The World’s Love Poetry, edited by Michael Rheta Martin, contains more than 500 poems – lyrical, bawdy, tragic, beautiful, and moving – from centuries ago to modern times.

The Stovepipe by Bonnie E. Virag is an emotionally moving memoir of a young girl’s struggle and survival after she and her many siblings were taken from their home and put in foster care. The book ends with “After Thoughts,” a touching recap of her family members’ whereabouts.

I’ve enjoyed rereading the adventures and viewing the awesome pictures of the travels of Kwang and Kook-Wha Koh in their book, Hopping Seven Continents, Maybe one day I can go to some of the places they’ve been.

The young man I mentioned did self-publish his book, but the story wasn’t fully developed or well-written. No surprise there. He should have read more books.

What are you reading?

Drawing Readers into the 1st Page

The 1st page, the 1st paragraph, the 1st words can determine whether the author hooks a reader to share the storytelling journey, or if the book gets returned to the shelf for another author. There is so much competition for a reader’s attention, whether on first entering a bookstore or viewing the first page of a virtual store.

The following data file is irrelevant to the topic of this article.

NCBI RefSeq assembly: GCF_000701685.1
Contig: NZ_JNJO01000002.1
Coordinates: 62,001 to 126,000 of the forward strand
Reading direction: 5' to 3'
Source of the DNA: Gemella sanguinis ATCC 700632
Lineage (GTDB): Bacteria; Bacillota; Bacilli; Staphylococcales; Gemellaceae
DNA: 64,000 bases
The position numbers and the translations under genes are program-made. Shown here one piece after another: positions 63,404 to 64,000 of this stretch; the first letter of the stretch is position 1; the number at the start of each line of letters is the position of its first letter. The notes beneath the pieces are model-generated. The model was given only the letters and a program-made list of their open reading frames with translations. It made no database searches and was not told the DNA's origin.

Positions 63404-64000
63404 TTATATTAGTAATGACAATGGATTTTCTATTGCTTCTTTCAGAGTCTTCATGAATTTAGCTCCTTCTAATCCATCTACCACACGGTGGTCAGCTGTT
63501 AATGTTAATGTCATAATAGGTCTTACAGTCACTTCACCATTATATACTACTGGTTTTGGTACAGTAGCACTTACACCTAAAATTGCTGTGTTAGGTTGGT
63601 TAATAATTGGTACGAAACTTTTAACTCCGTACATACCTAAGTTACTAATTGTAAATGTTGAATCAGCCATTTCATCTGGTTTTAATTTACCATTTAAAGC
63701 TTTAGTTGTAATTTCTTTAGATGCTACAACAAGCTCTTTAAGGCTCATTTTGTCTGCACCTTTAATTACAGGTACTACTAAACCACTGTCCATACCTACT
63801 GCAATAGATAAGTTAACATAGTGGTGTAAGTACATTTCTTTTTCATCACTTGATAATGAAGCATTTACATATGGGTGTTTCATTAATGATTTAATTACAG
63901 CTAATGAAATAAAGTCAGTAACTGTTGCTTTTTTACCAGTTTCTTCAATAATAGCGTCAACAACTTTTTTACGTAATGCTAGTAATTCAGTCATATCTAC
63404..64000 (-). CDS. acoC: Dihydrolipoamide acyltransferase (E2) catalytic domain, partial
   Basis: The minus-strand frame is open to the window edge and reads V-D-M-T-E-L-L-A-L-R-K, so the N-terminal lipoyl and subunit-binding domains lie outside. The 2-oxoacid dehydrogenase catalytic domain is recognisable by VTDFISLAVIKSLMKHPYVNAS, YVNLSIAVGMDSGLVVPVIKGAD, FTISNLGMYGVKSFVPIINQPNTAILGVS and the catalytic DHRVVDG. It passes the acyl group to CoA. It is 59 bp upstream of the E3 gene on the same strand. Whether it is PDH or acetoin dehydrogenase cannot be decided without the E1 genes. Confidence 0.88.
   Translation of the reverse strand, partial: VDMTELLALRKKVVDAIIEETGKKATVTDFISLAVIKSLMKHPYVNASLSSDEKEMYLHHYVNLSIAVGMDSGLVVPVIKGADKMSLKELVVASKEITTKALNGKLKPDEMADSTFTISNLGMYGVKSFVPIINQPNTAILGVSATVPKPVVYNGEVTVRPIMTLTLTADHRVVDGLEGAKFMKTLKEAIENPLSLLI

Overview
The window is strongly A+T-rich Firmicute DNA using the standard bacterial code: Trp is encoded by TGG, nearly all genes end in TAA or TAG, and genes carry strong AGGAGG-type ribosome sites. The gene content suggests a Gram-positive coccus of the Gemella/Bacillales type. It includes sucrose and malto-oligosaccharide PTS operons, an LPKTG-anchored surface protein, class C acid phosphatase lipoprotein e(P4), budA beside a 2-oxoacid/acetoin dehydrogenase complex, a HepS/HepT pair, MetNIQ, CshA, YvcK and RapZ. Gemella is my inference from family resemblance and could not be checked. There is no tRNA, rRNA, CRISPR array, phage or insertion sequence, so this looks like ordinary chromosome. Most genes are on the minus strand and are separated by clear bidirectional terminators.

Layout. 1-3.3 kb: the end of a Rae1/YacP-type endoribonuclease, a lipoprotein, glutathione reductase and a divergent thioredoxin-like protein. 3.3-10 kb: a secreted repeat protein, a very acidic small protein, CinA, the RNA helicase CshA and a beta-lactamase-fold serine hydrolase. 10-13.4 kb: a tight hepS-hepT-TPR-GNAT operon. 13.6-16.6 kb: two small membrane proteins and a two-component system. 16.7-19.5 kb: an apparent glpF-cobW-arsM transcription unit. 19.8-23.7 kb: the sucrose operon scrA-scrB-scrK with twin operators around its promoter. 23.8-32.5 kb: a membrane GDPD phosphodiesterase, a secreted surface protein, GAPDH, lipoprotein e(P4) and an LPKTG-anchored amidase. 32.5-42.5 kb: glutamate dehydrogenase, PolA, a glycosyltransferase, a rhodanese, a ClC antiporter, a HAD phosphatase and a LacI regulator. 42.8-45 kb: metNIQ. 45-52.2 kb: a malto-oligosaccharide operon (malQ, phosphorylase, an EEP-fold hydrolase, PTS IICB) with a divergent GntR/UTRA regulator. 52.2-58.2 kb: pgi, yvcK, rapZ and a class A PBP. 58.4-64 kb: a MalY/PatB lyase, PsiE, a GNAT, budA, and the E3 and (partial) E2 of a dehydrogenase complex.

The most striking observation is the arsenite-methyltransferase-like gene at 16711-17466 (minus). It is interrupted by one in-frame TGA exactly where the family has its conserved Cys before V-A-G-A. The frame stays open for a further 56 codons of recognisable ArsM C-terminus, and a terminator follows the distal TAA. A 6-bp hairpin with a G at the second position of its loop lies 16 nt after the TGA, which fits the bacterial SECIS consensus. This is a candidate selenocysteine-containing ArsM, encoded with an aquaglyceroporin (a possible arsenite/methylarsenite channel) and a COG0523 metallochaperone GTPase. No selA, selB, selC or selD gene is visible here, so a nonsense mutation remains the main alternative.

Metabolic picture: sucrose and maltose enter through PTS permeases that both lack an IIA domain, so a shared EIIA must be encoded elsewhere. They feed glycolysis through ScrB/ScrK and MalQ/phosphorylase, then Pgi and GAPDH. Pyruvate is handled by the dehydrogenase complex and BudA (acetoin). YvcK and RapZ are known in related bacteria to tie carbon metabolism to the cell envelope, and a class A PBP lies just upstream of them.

B&N |Amazon |Abesbooks |Good Reads


John Jakes, a prolific writer, said that in the 1st page of a story, the author should introduce a main character, the setting, and a conflict. These are the key elements for engaging a reader towards investing time in a good story. Let’s look at the opening of one of his classic novels, North and South:

“THE LAD SHOULD TAKE my name,” Windom said after supper. “It’s long past time.”

It was a sore point with him, one he usually raised when he’d been drinking. By the small fire, the boy’s mother closed the Bible on her knees.